Tasked with two buckets, a rucksack, her cleats, and a fresh bouquet of daffodils for her ailing mistress, Violet trudged back from the pasturelands towards the big top and its subterranean dressing rooms. One of which was still occupied by the flagging Marrionetta.
Things with Augromme had been steadily progressing. She had to keep up the clandestine habit of only visiting him while he was put out to graze. Ungulen still hadn’t caught on that she was rehearsing the grievous creature in her spare time. The zombified, nightmare elephant was picking up the dance routines in fits and starts. One week he would have grasped something superbly but then the next, he would forget nearly all of it. Almost purposefully, Violet felt. Essentially, he was a frustrating mess. Still, she felt certain that if she could get him into some kind of rhythm, some kind of mutual understanding, she could unleash his beastly bravado as a major coup for her showcases.
Practice with the healthy, un-brainsick elephantrinas was no less demanding. She had introduced new choreography and they had all been working on that together for several weeks. The elephantrinas were doing remarkably well with it but the constant count offs, repetitions, and management of their temperaments was draining. Still, Goren and Ungulen had agreed to extend her foray as manager of the elephant showcases. So, for better or worse, she was contractually obligated now. Violet couldn’t decide if she was pleased to be locked into the performance schedule as an official second bill for the circus or if she had gotten herself in over her head. Could she succeed the next time around? Would she soon fail to magnificent fanfare? Or was she better than all this? Perhaps the elephant show was beneath her and a waste of her time, youth and talents. It was hard for her to say which version of her predicament was the most real. So instead, each of the three blended together into an unfocused, self-feeding cycle of crushing doubt that released into giddy flights of pulsating energy that could keep her going for days.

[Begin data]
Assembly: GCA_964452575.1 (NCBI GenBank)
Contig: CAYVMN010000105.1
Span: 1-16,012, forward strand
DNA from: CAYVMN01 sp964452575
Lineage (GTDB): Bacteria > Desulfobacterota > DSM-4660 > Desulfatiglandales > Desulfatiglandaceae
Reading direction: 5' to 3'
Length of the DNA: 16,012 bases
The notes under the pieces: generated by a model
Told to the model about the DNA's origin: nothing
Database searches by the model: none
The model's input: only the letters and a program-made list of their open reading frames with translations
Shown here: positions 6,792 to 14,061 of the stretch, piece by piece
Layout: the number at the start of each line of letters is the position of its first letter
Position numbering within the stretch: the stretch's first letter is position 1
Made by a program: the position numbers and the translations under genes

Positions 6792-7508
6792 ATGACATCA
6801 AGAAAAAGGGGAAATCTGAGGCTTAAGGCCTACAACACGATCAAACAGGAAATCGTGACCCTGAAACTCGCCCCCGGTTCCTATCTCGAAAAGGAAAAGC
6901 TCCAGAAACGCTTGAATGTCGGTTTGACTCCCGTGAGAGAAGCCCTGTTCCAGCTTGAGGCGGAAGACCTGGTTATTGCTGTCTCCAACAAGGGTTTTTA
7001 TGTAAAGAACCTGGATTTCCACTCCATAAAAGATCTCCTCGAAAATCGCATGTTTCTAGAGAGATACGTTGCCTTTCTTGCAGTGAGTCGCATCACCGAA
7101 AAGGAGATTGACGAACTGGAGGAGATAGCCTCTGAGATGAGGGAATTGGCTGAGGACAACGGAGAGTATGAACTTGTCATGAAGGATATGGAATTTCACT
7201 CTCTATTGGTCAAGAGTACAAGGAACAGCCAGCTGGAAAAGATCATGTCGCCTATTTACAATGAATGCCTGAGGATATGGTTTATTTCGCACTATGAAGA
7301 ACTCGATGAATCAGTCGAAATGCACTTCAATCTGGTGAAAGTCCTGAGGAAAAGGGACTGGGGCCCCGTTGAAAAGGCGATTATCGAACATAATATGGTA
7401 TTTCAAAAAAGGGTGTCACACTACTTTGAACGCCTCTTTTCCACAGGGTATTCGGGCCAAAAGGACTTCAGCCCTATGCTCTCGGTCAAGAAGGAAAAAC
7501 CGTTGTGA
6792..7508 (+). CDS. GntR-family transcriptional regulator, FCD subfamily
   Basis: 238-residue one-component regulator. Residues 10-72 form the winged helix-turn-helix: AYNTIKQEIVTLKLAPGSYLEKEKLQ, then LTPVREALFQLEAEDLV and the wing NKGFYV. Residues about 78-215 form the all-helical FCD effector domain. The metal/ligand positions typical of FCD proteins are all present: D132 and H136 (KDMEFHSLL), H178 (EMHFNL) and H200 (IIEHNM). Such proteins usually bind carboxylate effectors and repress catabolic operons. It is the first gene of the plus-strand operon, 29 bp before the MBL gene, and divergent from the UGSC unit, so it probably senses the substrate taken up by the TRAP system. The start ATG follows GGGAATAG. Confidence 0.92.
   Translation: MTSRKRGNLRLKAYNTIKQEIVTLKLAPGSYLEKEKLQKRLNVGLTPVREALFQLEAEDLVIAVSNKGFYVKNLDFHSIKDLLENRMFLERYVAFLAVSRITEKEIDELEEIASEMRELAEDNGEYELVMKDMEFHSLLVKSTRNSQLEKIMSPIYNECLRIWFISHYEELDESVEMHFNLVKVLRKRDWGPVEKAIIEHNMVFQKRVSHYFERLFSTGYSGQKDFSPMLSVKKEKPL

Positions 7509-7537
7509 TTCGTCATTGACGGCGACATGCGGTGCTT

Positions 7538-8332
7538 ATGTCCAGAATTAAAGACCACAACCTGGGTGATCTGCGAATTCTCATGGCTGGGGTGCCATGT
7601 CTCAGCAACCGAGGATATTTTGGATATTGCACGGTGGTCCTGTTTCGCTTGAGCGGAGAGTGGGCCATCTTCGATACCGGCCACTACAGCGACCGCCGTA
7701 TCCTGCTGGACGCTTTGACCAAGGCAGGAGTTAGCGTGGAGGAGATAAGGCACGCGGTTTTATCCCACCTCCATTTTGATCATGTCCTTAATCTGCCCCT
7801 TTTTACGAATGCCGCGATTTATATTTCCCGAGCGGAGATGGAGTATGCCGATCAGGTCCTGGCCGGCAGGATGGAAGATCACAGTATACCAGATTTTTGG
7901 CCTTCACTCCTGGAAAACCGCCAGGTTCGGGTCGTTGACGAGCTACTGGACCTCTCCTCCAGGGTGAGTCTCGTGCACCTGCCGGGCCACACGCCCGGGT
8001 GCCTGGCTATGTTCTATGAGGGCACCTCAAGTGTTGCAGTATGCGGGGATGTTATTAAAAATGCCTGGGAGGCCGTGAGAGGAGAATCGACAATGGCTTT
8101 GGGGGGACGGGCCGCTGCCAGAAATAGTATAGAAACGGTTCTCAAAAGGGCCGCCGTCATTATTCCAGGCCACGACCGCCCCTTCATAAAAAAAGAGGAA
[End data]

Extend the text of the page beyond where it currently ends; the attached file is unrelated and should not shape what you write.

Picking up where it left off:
Things with Marrionetta hadn’t been progressing at all. The star was a fixture on her chez-lounge, languid and pale. Violet continued to sleep up in the canopy cot in the dressing room with her and she was constantly at the star’s beck and call. Marrionetta could be harsh with Violet. At other times though, she was sweet, even circumspectly grateful. The otherwise fiendishly practiced puppetress was clumsy with her gratitude. Any word of thanks she gave was accompanied by avoidant eye contact or a rushed gesture. Yet, to Violet, this seemed genuine. Or at least it wasn’t an act. The unvarnished aspects of Marrionetta were like bird calls through dense, thick trees. Evidence of a life unperceived, except by those paying close, close attention.
In the mornings, Violet would breakfast with Ungulen down in the public mess. Buttering toast and chattering away on her flimsy, flighty energy of underslept resilience. It was a lie to eat with him. He didn’t know about her several, competing arrangements. As far as he knew she was handling the elephant show and that was it. Had he known that she had become Marrionetta’s full time caregiver or the de facto dance instructor to the wild and unpredictable Augromme, he almost certainly would have had words for her. As it was though, they broke bread in the curling sunshine of green mornings, discussing anything and everything that didn’t matter at all.